Summit school board members worry about access, equity ahead of final restart decision
FRISCO — The Summit School District Board of Education is not taking the decision to reopen schools lightly.
In a meeting Thursday, July 24, that spanned 4 1/2 hours, the school board discussed the potential reopening in great detail. While the board doesn’t have control over every aspect of reopening, district staff and Superintendent Marion Smith Jr. will take the board’s opinions into account when the restart plan is finalized.
On July 30, the board will be voting on changes to the district’s budget, calendar and a possible updated resolution that would ease restrictions on student attendance and teacher time. On July 31, the district will release its final “return to learn” plan, which will include an official start date and information on how it will look.
Right now, the district is looking at three models for reopening: online learning, in-person learning and a blend of the two. The three models fall in line with the three stabilization stages in the county’s “roadmap to recovery.” If school were to start right now, the district would be in the online-learning model.
Although the board members don’t have a say on every detail of the final plan, they shared their concerns, most of which centered on equity.
While every student in the district has access to Chromebooks, some do not have access to the internet required to do their homework. As of now, the district plans to continue placing school buses outfitted with Wi-Fi hotspots in areas with residents that lack access.
“I think we need to look at different things like Wi-Fi hotspot distribution (and) partnering with our towns,” school district Chief Operations Officer Drew Adkins said. “This will be absolutely very important as we wander into these unchartered territories.”
Board President Kate Hudnut said she’s worried about the county’s Hispanic population, which accounts for 56% of coronavirus cases. Because of living environments and the demand of essential jobs, those kids may decide to do fully remote learning, which would be all online for the entire year.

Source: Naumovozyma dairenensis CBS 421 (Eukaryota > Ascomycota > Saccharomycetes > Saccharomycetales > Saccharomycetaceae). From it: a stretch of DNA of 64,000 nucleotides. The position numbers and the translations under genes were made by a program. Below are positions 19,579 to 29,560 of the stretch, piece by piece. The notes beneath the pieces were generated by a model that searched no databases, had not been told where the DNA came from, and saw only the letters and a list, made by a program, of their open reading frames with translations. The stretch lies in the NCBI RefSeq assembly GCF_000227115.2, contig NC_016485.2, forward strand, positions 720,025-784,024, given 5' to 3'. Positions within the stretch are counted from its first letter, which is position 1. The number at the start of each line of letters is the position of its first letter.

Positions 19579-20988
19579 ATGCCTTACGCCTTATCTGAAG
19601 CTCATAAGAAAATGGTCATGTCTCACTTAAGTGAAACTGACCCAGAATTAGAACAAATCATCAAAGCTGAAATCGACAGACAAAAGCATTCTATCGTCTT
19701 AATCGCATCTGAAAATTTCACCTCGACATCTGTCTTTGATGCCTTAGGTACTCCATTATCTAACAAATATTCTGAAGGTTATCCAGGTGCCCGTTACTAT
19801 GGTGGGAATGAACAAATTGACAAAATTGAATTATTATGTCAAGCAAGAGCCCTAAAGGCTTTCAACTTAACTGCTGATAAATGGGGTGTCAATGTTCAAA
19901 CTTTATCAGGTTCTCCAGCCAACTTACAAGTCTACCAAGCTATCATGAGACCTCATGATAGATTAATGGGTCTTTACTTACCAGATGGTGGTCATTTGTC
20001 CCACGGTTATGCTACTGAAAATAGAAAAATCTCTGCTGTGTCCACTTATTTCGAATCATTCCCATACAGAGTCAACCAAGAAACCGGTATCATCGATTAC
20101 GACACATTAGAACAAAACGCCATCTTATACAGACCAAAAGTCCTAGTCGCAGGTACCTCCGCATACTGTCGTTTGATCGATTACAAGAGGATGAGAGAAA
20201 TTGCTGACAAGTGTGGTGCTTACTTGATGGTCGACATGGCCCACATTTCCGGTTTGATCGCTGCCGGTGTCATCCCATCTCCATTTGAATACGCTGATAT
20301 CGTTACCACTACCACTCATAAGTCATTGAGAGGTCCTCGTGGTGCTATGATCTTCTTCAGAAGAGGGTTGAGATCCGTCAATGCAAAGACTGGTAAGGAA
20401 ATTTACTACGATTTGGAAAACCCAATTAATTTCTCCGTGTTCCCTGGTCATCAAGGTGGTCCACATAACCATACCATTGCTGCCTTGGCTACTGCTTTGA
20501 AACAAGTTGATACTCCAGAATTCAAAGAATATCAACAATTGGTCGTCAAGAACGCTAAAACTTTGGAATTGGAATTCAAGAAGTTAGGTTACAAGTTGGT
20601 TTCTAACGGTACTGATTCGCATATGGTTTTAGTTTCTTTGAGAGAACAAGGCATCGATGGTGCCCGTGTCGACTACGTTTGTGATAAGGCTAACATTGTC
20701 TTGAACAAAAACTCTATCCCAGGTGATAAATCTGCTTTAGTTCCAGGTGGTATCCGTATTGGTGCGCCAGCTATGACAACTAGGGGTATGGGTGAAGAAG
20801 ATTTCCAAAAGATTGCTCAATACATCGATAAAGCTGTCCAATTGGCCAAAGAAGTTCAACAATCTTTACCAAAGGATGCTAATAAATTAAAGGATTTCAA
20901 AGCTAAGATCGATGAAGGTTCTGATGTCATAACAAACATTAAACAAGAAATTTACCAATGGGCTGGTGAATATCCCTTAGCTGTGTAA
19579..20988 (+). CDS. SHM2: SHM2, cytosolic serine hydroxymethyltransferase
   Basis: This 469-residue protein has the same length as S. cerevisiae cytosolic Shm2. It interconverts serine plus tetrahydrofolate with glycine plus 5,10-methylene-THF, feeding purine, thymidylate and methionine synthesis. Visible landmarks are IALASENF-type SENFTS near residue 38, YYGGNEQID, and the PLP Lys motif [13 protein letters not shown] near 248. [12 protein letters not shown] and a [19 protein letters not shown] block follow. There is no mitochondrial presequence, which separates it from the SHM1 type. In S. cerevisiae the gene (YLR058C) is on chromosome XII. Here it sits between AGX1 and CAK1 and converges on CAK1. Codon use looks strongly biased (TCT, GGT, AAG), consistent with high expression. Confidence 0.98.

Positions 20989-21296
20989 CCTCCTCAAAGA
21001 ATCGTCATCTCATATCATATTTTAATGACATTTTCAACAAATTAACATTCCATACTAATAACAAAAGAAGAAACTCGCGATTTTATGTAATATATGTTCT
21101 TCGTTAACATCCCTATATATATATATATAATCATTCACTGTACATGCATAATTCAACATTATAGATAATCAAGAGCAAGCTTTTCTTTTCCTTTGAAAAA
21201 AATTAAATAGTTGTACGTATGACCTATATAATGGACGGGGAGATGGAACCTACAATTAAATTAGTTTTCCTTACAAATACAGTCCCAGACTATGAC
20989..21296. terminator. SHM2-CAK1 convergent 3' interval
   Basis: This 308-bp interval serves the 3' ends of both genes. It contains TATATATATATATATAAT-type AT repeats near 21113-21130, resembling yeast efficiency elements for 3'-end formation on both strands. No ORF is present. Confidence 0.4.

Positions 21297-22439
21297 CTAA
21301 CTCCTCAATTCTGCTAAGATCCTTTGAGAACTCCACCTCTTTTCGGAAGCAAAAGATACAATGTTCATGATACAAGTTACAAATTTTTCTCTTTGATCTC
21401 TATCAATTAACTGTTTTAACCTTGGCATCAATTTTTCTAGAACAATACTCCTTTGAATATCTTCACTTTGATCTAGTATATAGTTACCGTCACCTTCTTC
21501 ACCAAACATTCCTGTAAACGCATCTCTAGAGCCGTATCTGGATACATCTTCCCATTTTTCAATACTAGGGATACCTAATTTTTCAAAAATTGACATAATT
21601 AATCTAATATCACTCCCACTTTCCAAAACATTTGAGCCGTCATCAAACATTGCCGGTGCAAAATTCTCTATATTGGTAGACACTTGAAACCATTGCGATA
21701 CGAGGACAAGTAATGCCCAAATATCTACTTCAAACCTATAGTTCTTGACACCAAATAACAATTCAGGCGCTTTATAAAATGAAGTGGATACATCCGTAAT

“What on earth is remote learning with an app … going to look like for that population?” she said. “I see the gap between our kids that are going to start getting tutors and this population is going to get really rough. I’m nervous. I’m very nervous about how that tool is going to work.”
Board Director Isabel Rodriguez said she’s concerned about students who work in essential jobs. She said she’s worried the district isn’t being creative enough in finding solutions for those students, who rely on the income to support their families.
“To be able to stay in this community, to be able to pay the rent and buy the groceries, everybody has to be able to work,” Rodriguez said. “So these teens, these youth, these kids who are working, I just hope that we value their contributions to their families, we recognize they deserve and they have the right to an education, and that we are creative enough to think of a way to make that accessible for them.”
Rodriguez also pointed out the value of the connections that kids make in schools.
“Some of these personal connections and relationships they have with me, with their teachers, with those people within the school might be their only most valuable connection,” she said.
The district has also put an emphasis on mental health support during the school year. Special education coordinator Ellen Clark said the school’s mental health staff will meet with students face to face whenever it is safe to do so. The district is also working to update its suicide prevention program so staff members are more aware of the signs.
While the district is putting in efforts to create access to mental health care, many students won’t have the socialization they’ve been used to for years, an issue that worries some parents.
“I just want to make sure that we are really, really taking into consideration how desperately our teachers need socialization,” Heather Gard said in the public comment section of the meeting. “I appreciate the mental health information that has gone in. One of the things that’s lacking … is tools in the hands of kids.”
Gard said it’s necessary to give students the tools to help their peers as many teenagers don’t always go to teachers and parents for help.
While the district has an overarching plan for what the school year will look like, many of the details need to be ironed out. Smith, who has been working at the district for only 17 days, said he hopes the district and community will “exercise patience and grace” as the final decisions are being made.
“Despite all the challenges and the ideas that have been presented, I’m continuously grateful for the team,” he said. “At the end of the day, I know that we’re going to be able to create an environment for the next school year that is going to make education for all of our learners that’s equitable, that’s experiential, that’s engaging and authentic.”
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